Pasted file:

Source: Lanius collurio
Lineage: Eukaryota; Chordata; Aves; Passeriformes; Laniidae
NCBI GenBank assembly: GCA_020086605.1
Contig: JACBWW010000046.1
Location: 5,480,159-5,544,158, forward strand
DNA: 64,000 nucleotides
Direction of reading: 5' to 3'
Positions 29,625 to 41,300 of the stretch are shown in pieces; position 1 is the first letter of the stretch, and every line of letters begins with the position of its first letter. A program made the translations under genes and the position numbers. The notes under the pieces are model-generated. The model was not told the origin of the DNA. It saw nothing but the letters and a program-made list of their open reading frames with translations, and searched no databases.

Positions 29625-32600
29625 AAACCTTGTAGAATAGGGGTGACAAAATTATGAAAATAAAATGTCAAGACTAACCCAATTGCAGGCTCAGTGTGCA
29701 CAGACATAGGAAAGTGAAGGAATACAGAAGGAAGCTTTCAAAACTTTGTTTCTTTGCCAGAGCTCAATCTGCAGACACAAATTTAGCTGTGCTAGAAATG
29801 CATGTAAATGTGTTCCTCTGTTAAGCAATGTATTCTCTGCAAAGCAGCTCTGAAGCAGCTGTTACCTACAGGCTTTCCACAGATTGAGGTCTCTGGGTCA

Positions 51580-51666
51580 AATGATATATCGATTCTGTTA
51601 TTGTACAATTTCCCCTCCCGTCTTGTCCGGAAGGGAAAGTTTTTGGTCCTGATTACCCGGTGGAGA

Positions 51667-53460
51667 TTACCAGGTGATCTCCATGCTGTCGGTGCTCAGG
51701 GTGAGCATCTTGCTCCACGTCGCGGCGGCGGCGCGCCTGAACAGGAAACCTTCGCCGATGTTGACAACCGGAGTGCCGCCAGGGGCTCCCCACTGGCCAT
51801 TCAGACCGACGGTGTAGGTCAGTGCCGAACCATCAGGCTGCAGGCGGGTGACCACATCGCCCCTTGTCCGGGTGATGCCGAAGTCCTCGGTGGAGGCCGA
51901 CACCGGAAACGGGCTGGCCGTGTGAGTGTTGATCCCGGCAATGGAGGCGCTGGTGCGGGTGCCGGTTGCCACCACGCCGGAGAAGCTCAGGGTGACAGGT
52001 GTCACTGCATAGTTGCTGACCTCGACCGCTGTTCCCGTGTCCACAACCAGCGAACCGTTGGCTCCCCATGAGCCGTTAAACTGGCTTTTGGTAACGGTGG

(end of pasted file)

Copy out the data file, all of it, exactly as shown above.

Source: Lanius collurio
Lineage: Eukaryota; Chordata; Aves; Passeriformes; Laniidae
NCBI GenBank assembly: GCA_020086605.1
Contig: JACBWW010000046.1
Location: 5,480,159-5,544,158, forward strand
DNA: 64,000 nucleotides
Direction of reading: 5' to 3'
Positions 29,625 to 41,300 of the stretch are shown in pieces; position 1 is the first letter of the stretch, and every line of letters begins with the position of its first letter. A program made the translations under genes and the position numbers. The notes under the pieces are model-generated. The model was not told the origin of the DNA. It saw nothing but the letters and a program-made list of their open reading frames with translations, and searched no databases.

Positions 29625-32600
29625 AAACCTTGTAGAATAGGGGTGACAAAATTATGAAAATAAAATGTCAAGACTAACCCAATTGCAGGCTCAGTGTGCA
29701 CAGACATAGGAAAGTGAAGGAATACAGAAGGAAGCTTTCAAAACTTTGTTTCTTTGCCAGAGCTCAATCTGCAGACACAAATTTAGCTGTGCTAGAAATG
29801 CATGTAAATGTGTTCCTCTGTTAAGCAATGTATTCTCTGCAAAGCAGCTCTGAAGCAGCTGTTACCTACAGGCTTTCCACAGATTGAGGTCTCTGGGTCA

Positions 51580-51666
51580 AATGATATATCGATTCTGTTA
51601 TTGTACAATTTCCCCTCCCGTCTTGTCCGGAAGGGAAAGTTTTTGGTCCTGATTACCCGGTGGAGA

Positions 51667-53460
51667 TTACCAGGTGATCTCCATGCTGTCGGTGCTCAGG
51701 GTGAGCATCTTGCTCCACGTCGCGGCGGCGGCGCGCCTGAACAGGAAACCTTCGCCGATGTTGACAACCGGAGTGCCGCCAGGGGCTCCCCACTGGCCAT
51801 TCAGACCGACGGTGTAGGTCAGTGCCGAACCATCAGGCTGCAGGCGGGTGACCACATCGCCCCTTGTCCGGGTGATGCCGAAGTCCTCGGTGGAGGCCGA
51901 CACCGGAAACGGGCTGGCCGTGTGAGTGTTGATCCCGGCAATGGAGGCGCTGGTGCGGGTGCCGGTTGCCACCACGCCGGAGAAGCTCAGGGTGACAGGT
52001 GTCACTGCATAGTTGCTGACCTCGACCGCTGTTCCCGTGTCCACAACCAGCGAACCGTTGGCTCCCCATGAGCCGTTAAACTGGCTTTTGGTAACGGTGG